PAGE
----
Mr. Kar then let loose on Twitter, with everything from attempting to justify attacking me to eventually calling me a racist, and ending his rant with a “Fuck Him”.  I have included screenshots of some of his tweets below for your review. I am completely appalled at such abusive and immature behavior of someone who claims to be a journalist. I do not know if Royal Media has an ethics policy regarding reporters, but if you do, I would think that Mr. Kar behavior has certainly violated it.

I work very hard in my field to provide very accurate and worthwhile research. When I have findings to share, I typically publish them on my blog, or in a white paper, and speak openly to reporters. I have given many reporters hours upon hours of my time to thoroughly explain a complex topic. If you speak to reporters at the NY Times, Washington Post, Mashable, WIRED, ARS Technica, and others, they will confirm that I have taken significant time to discuss important topics with them, such as my recent “Identifying Backdoors, Attack Points, and Surveillance Mechanisms in iOS Devices” paper, published in the International Journal of Digital Forensics and Incident Response.

I have always been very careful not to lend to speculation or half-truths that journalists could (ab)use to puff up their headlines, and am very quick to shut down any malformed ideas about technology that could lead to poor journalism. It was within my best judgment (and still is) that the few details we know about FB’s payment system are too speculative to be credible for a story. 

I do not appreciate having a member of your staff attacking me for giving my honest opinion, or declining to discuss a topic I do not feel comfortable discussing. I am thoroughly disgusted that a member of your staff would publicly accuse me of being a racist. This accusation is so absurd, considering that I have never met Mr. Kar, and do not even know what nationality he is! Not that it would matter anyway – as I am not a racist, and never have been, but does go to show just how asinine and judgmental a statement that is. If Mr. Kar is willing to make such ignorant and poor judgments of his own sources, with zero facts, just how poor is his judgment and ethical regard for journalism?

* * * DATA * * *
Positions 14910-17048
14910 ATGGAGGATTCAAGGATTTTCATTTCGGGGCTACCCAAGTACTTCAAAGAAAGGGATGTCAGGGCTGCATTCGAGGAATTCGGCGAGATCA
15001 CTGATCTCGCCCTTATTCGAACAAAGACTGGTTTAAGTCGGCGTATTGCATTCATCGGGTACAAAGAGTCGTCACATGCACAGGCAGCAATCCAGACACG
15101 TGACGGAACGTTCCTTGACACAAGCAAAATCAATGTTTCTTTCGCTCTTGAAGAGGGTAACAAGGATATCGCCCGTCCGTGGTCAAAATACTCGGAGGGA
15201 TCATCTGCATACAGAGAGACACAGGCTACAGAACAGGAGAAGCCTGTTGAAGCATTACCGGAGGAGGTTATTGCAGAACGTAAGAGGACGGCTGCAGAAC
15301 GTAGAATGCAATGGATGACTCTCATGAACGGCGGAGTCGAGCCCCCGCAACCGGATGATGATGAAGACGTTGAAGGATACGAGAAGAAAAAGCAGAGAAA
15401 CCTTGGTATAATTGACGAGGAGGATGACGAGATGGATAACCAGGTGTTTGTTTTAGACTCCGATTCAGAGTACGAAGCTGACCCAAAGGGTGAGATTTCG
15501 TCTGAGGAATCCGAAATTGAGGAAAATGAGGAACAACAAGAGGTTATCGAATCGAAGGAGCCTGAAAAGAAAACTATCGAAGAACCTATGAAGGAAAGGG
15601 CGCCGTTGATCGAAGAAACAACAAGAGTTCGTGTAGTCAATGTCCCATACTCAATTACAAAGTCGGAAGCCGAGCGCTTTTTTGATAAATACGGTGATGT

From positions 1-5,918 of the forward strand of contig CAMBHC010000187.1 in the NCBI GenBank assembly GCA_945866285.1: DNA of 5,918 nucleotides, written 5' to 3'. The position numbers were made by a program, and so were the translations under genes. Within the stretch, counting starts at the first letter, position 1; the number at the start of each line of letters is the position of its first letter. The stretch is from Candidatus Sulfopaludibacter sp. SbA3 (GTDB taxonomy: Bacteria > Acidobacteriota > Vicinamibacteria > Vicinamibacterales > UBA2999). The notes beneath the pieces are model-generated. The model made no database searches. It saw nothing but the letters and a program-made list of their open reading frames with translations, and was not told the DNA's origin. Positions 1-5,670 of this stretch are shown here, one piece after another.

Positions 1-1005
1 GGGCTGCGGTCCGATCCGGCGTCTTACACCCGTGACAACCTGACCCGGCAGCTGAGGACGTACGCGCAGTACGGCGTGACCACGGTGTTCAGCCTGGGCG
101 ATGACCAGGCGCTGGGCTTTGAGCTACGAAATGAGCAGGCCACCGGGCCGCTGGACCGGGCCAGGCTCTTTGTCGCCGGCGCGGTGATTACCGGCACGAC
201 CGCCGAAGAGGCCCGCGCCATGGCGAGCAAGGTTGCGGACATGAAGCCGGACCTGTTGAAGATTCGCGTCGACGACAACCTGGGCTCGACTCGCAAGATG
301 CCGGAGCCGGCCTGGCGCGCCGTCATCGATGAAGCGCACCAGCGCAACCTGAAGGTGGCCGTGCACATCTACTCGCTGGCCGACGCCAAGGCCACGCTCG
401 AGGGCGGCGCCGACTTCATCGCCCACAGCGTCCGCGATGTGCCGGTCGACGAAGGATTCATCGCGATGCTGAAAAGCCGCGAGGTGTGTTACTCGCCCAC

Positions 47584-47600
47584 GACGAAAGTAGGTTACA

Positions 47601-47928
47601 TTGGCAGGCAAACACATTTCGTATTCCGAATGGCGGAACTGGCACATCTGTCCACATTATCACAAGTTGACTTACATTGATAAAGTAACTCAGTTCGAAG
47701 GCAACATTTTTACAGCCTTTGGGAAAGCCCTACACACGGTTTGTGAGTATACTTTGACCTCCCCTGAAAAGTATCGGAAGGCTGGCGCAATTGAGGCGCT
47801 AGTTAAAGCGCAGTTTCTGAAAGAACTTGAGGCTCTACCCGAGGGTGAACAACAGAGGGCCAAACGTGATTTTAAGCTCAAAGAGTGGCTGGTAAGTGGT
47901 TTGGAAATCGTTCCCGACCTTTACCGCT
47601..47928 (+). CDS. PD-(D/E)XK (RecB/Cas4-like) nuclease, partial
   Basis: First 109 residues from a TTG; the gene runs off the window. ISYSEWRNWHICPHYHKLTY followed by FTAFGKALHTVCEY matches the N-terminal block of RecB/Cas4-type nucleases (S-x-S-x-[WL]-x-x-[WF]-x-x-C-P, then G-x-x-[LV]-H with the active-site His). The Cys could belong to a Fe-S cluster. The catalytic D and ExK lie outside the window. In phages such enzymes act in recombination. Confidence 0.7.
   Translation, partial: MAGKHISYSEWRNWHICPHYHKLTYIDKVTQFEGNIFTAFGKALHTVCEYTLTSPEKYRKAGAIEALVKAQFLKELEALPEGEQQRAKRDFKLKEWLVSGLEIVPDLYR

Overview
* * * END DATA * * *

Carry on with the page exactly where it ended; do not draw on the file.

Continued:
I have asked Mr. Kar to please cease all communication with me. I have since received three more emails from him, and seen numerous tweets go by his Tweet stream. This is now bordering on harassment.

I would appreciate your swift response to this situation. I do not think it is in Royal Media’s best interest to have reporters on your payroll who attack their sources so viciously when things don’t go their way.

Please feel free to contact me to discuss this.

[ contact info and letter closure ]

NOTE: Since the original tweets were deleted by @iankar_, I have uploaded some screenshots, including the apology he did eventually give, which came shortly after contacting his editor, here.

A Code of Ethics

In the future, if new agencies want to earn their sources’ trust, they should post a public code of ethics, which should also have a commitment to and a process for dealing with ethics violations. At the very least, this would show researchers who’s serious about ethics and who’s not. A public, written code of ethics and commitment to journalistic integrity is virtually nonexistent for many news agencies. To put the burden of vetting and policing journalists on the sources is extremely unreasonable, and news agencies really need to step up on controlling this kind of behavior.

Other things news agencies can do would be to better vet their journalists with personality profiles, and to ensure that they use only agency email and social accounts to correspond with sources. I get more journalist email from gmail right now, meaning that there is no accountability (in the form of an email archive) when issues arise. Using agency accounts might at least help restrain this kind of behavior.